Obama's Roster of Agencies Grows

Five Additional Shops Enlisted for Campaign Team

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WASHINGTON (AdAge.com) -- A day after becoming the presumptive Democratic nominee for president, Sen. Barack Obama's campaign is expanding its ad-agency team for the November election.

Continuing to lead the team are Chicago agency AKP&D Media and Message, and Washington agency GMMB, the latter a unit of Omnicom Group. Chief strategist David Axelrod and campaign manager David Plouffe are from AKP&D. Veteran GMMB strategist Jim Margolis and Mr. Axelrod have headed the ad team, while Mr. Margolis and fellow GMMB strategist Jason Ralston have also produced some of the ads during the primary campaign.

The new agencies being enlisted are Murphy Putnam Media, Washington (which worked on New Mexico Gov. Bill Richardson's presidential bid, including some well-received tongue-in-cheek ads); Squier Knapp Dunn Communications, which handled Bill Clinton's last race for president; Shorr Johnson Magnus, Philadelphia, which fielded Sen. Chris Dodd's campaign for president and has done numerous Democratic campaigns; and Dixon Davis Media, Washington, which handled the advertising for Sen. Claire McCaskill, D-Mo., an avid Obama supporter.

SS&K reappears
The Obama campaign is also formally enlisting SS&K, New York, as a part of what is now being called "The Obama Media Team." SS&K had earlier done some project work for the campaign.

The media team also continues to include Fuse Advertising, St. Louis, for African-American advertising; Message Audience and Presentation, Austin, Texas, for Hispanic advertising; and Strategy Group, Pasadena, Calif., to coordinate strategy. GMMB will continue to buy the campaign's media.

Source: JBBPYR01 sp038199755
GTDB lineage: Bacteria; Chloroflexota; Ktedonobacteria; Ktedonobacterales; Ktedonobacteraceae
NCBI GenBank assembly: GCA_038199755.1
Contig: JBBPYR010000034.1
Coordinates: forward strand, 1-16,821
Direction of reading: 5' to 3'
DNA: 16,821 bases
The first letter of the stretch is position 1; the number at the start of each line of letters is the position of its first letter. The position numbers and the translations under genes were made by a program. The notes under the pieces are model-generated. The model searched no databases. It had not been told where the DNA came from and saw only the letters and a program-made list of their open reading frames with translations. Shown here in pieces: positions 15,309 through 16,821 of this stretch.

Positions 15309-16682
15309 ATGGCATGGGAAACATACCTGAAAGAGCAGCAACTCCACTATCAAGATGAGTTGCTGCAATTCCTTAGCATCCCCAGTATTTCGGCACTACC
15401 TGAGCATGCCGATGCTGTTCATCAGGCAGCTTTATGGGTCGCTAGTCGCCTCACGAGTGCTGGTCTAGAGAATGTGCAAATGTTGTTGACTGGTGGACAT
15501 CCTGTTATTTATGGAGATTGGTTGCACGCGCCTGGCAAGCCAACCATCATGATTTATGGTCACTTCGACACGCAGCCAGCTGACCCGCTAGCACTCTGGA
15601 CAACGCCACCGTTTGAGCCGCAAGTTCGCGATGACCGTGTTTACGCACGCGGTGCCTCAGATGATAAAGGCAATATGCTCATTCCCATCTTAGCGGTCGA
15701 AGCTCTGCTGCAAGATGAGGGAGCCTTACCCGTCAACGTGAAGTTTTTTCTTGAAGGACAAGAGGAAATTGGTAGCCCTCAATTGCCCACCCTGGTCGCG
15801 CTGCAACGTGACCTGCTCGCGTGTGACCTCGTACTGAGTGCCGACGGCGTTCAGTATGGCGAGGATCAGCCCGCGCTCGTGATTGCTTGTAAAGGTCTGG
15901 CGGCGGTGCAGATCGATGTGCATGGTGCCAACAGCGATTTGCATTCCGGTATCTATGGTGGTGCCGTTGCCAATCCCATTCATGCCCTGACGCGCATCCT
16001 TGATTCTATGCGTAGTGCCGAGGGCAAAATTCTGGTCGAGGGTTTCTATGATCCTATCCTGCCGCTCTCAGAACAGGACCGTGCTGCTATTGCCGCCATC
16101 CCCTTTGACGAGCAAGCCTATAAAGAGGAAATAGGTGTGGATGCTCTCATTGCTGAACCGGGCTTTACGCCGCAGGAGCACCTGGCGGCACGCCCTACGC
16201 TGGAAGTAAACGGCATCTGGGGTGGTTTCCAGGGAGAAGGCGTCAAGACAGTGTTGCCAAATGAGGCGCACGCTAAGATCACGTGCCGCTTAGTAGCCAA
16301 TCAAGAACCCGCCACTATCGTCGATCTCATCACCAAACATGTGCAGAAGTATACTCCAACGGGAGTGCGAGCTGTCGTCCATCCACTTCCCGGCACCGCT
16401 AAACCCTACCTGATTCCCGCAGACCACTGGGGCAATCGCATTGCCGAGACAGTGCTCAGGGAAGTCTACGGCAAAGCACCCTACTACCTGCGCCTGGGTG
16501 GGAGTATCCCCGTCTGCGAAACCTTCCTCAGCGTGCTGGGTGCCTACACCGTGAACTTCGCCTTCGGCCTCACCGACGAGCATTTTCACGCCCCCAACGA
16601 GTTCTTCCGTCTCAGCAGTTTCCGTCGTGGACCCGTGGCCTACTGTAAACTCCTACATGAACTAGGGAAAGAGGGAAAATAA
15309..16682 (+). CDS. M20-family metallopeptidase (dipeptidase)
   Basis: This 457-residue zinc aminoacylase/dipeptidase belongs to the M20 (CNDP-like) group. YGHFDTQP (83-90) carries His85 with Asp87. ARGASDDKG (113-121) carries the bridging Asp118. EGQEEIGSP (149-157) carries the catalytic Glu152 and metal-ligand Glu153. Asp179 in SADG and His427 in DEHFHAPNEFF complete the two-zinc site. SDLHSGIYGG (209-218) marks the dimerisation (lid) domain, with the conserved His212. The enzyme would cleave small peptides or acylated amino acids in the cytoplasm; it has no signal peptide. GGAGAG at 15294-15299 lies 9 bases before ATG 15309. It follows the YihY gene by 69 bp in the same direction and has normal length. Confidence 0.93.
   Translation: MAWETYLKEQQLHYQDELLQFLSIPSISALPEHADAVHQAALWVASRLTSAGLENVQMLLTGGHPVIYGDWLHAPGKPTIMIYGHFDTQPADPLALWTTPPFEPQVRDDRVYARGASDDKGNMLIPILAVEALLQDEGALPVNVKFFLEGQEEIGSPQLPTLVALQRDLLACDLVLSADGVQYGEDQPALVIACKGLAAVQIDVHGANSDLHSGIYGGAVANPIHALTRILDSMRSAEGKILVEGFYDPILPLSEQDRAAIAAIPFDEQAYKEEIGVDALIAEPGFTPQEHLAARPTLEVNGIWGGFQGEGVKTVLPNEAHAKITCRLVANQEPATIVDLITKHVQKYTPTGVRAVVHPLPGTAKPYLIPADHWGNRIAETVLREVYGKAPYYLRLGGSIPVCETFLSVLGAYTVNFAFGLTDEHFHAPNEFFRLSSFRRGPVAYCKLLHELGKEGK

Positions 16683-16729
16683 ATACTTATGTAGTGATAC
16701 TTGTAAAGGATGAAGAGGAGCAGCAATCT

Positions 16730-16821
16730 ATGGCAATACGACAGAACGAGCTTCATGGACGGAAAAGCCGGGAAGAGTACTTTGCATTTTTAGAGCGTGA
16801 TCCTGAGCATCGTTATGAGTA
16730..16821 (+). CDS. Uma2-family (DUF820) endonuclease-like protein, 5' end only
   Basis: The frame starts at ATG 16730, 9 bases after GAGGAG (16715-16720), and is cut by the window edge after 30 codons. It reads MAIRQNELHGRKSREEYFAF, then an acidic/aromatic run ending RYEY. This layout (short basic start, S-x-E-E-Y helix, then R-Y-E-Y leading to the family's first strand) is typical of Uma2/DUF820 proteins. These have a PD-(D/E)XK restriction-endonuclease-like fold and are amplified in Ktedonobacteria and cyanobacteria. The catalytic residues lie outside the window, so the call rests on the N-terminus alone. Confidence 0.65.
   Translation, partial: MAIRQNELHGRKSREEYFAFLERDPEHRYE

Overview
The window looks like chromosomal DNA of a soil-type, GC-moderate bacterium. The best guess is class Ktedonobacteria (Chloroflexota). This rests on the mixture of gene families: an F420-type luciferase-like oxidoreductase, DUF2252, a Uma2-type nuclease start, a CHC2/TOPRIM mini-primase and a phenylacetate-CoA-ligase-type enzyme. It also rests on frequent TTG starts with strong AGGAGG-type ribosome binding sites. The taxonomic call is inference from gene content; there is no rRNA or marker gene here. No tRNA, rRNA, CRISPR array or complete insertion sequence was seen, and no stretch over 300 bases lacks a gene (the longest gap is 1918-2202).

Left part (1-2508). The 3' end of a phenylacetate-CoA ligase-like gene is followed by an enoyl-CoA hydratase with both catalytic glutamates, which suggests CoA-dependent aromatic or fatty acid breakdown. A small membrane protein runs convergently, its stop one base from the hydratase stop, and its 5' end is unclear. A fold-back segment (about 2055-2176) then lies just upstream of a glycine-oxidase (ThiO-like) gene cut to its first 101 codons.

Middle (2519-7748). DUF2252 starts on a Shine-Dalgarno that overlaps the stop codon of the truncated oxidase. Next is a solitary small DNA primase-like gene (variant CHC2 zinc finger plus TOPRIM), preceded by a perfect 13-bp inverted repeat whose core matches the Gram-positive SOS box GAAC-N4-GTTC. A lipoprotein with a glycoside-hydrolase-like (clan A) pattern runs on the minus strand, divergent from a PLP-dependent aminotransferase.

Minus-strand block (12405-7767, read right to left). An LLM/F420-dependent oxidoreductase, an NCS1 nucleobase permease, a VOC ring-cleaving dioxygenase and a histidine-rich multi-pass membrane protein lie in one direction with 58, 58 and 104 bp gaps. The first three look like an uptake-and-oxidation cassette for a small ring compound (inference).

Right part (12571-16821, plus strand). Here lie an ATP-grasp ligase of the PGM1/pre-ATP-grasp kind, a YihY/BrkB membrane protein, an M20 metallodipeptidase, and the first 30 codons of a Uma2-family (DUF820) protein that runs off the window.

Mr. Margolis today said the additions reflect the presidential campaign's need for more resources and that it's possible more agencies will be added later. "We will continue to lead the media effort and production, but it's a big country and [more shops] can add real value," he said.

Debate ideas floated
The Obama ad team was announced today as both sides in the presidential race raised the possibility of a series of joint town-hall meetings or Lincoln-Douglas-style debates. Sen. John McCain's team proposed a series of town-hall meetings around the country with both candidates present. The Obama campaign, while saying it would look at the proposal, suggested holding more open-ended and longer debates around the country.
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